After mastering the Arabic alphabet, the next step is to start learning Arabic grammar. Learning Arabic grammar is the foundation for Modern Standard Arabic and Dialects. Both follow similar grammatical patterns and rules. There are many excellent Arabic grammar resources available today. As you proceed through each grammar lesson, it is helpful to add the new vocabulary and grammar rules to flashcards. Once a day you should be reviewing the flashcards to get the most benefit. Flashcards can be regular notecards or software like Anki or Memrise. Using Google, you can find vocabulary lists for your grammar book. As you advance, be sure to learn the vocabulary in their appropriate contexts. You can do this by either adding pictures or full sentences to flashcards.

To learn any language you must practice all skills: reading, writing, listening, and speaking. Most Arabic Grammar books focus solely on reading and writing. To supplement your learning, there are Arabic videos to help practice listening skills. Also, applying what you have learned through presentations is extremely useful. Once you become more advanced, try picking up an Arabic reading book.

Arabic Dictionary

Most Arabic grammar books have a section dedicated on how to use Arabic dictionaries. Arabic words are formed on patterns of the root letters for a word. Typically, the root is three letters. Adding letters before, after, and in-between changes the meaning of words. In order to find the word in the dictionary, you must look it up using the root letters.

Speaking Arabic Dialect

Arabic dialects are purely spoken and differ per region. There are a total of 9 different spoken dialect regions. Even within these regions there are variations. However, these variations are small enough that people can still understand each other within the same region.

We recommend learning basic Arabic grammar structures as a foundation for your dialect of choice. Ideally, it is best to learn Modern Standard Arabic in conjunction with a dialect.

Once you are ready, you should pick one Arabic dialect and stick with it. Try to speak as much as possible. Remember, practice makes perfect! There are not a lot of written resources for self-study so we recommend finding a tutor. Make sure that your tutor is from the same region as the dialect you want to learn. Formulating a systematic plan to acquire the dialect will make the most use of your time. Your plan can involve role-playing situations like travel and ordering food. Learning any spoken language takes time. Ensure that you reinforce what you have learned while you expand your knowledge.


Learning the Quran is a rewarding challenge in itself. Most Arabic grammar books are very useful as a starting point for understanding Quranic grammar. We created a list of resources that specialize in helping you learn the Quran. Your local masjid is typically the best place to enroll in Quran classes. There is a lot of knowledge surrounding learning the Quran that just cannot be fully encapsulated in a book.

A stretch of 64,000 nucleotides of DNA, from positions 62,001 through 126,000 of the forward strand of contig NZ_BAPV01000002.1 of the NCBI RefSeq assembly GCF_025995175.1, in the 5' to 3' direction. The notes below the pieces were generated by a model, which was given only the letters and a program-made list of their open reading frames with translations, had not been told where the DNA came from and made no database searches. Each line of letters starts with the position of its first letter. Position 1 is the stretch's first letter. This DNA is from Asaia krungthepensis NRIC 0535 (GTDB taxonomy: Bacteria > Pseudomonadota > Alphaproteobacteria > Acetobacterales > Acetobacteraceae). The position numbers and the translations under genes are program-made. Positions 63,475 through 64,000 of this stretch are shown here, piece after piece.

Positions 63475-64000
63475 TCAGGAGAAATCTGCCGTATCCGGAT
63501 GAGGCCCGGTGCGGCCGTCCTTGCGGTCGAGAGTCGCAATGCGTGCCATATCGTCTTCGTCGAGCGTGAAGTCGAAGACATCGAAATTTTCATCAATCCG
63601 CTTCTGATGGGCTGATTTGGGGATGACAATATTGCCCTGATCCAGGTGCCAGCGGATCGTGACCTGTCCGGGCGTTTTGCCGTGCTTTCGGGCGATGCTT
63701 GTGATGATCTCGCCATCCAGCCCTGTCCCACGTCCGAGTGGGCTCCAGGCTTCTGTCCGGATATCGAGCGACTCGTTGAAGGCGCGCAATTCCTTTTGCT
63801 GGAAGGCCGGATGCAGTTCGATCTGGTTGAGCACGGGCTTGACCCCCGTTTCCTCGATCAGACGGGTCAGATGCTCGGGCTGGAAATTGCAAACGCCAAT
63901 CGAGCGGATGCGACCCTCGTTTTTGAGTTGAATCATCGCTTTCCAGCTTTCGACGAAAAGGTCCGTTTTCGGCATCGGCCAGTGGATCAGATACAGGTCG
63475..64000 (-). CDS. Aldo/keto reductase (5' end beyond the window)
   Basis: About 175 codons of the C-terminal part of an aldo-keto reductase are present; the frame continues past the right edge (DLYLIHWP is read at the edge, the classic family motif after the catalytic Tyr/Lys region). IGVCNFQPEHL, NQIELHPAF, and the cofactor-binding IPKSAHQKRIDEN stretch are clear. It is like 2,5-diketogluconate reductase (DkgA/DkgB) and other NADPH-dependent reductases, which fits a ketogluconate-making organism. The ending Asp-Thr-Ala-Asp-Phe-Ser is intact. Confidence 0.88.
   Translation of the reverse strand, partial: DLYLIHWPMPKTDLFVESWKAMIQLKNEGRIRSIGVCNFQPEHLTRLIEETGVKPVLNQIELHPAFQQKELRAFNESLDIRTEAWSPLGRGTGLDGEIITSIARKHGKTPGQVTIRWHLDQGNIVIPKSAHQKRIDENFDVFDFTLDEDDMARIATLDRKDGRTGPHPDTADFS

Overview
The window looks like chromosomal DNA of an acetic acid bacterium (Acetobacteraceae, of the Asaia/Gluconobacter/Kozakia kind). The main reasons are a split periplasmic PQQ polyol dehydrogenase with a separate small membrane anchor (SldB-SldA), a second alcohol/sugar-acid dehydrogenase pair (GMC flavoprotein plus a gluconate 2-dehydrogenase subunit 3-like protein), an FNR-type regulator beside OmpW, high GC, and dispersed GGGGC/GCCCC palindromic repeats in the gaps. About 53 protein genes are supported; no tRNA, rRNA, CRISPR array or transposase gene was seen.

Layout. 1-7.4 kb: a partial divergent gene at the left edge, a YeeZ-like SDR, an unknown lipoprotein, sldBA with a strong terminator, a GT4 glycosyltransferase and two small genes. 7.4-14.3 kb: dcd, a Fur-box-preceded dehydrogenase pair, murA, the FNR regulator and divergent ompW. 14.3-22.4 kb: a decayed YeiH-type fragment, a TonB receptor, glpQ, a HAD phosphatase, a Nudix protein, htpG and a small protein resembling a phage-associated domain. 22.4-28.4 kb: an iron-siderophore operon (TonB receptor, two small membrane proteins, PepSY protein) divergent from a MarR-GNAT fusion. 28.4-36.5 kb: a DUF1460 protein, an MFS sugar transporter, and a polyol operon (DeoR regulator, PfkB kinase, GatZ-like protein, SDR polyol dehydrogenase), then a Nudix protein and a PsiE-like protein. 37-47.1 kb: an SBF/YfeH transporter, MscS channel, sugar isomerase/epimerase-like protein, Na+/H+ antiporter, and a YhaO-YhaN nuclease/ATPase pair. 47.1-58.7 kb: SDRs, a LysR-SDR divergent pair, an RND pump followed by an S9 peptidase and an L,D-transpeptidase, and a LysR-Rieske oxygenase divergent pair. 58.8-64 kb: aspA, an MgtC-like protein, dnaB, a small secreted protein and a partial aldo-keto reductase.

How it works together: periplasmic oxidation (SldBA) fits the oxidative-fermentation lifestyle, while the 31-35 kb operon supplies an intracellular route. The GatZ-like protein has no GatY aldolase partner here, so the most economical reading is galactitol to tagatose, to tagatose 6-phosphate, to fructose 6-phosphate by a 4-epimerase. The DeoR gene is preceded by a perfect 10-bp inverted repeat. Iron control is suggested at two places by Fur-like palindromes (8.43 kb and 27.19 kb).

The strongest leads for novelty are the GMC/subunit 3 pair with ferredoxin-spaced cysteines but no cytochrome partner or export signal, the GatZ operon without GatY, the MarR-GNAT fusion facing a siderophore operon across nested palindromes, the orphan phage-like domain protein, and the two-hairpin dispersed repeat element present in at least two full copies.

Tajweed is the rules governing the recitation of the Quran. Tajweed allows you to learn the Arabic alphabet, practice reading, and improve your recitation of the Quran in parallel. After learning tajweed, you will be ready for Arabic grammar. In this video you can hear how the reciter properly applies the rules of tajweed.

Educational Institutions

Learning Arabic taught in Universities and Institutions are excellent ways to learn the language. It puts you in an environment where you practice all the skills necessary to truly be fluent in Arabic. There are also online-only, accredited University courses also available. These online-only courses require students to participate in weekly Skype sessions. These Skype sessions are there to answer questions and allows the students to practice speaking.

When Universities and Institutions are not an option, we highly recommend utilizing a tutor. The tutor will also be able to guide you through any issues you may be having.

Evaluating Your Arabic

Language learners have a system of evaluating fluency. It is called the Common European Framework of Reference for Languages (CEFRL). CEFRL consists of 6 levels: A1, A2, B1, B2, C1, C2. You can take an exam to evaluate your place but people usually just compare themselves to the description of the levels. The levels are just a nice way to see how you are progressing.

Learning Strategies

Learning Arabic requires being able to successfully develop your skills. Here is a useful article about the different levels of learning: article. Be sure to apply these principles to your Arabic.

Learning any language requires you to practice all skills: reading, writing, listening, and speaking. Here are some ideas on how you can practice all of these skills:

  • Reading: Novels, newspapers, websites, journals, magazines, children reading books
  • Writing: Creative writing prompts, daily journal, summarize a book
  • Listening: Youtube channels, cartoons, news, movies, podcasts
  • Speaking: Presentations, conversation prompts, speak to yourself in a mirror, language exchange app

Constantly studying vocabulary and grammar rules daily will help solidify your understanding. Simply revising your work for fifteen minutes a day goes a long way. Spaced repetition for memorizing words and vocabulary is a good technique to follow.

Another strategy that is really useful is using children’s books when you first start reading. Children’s books are designed to be easy to read which is perfect for beginners. Likewise, children’s videos are also useful because they are spoken slowly.

You will make mistakes. Don’t be afraid to make mistakes when speaking to other people.

Lastly, remember that learning a language is a never-ending journey. Enjoy the ride along the way!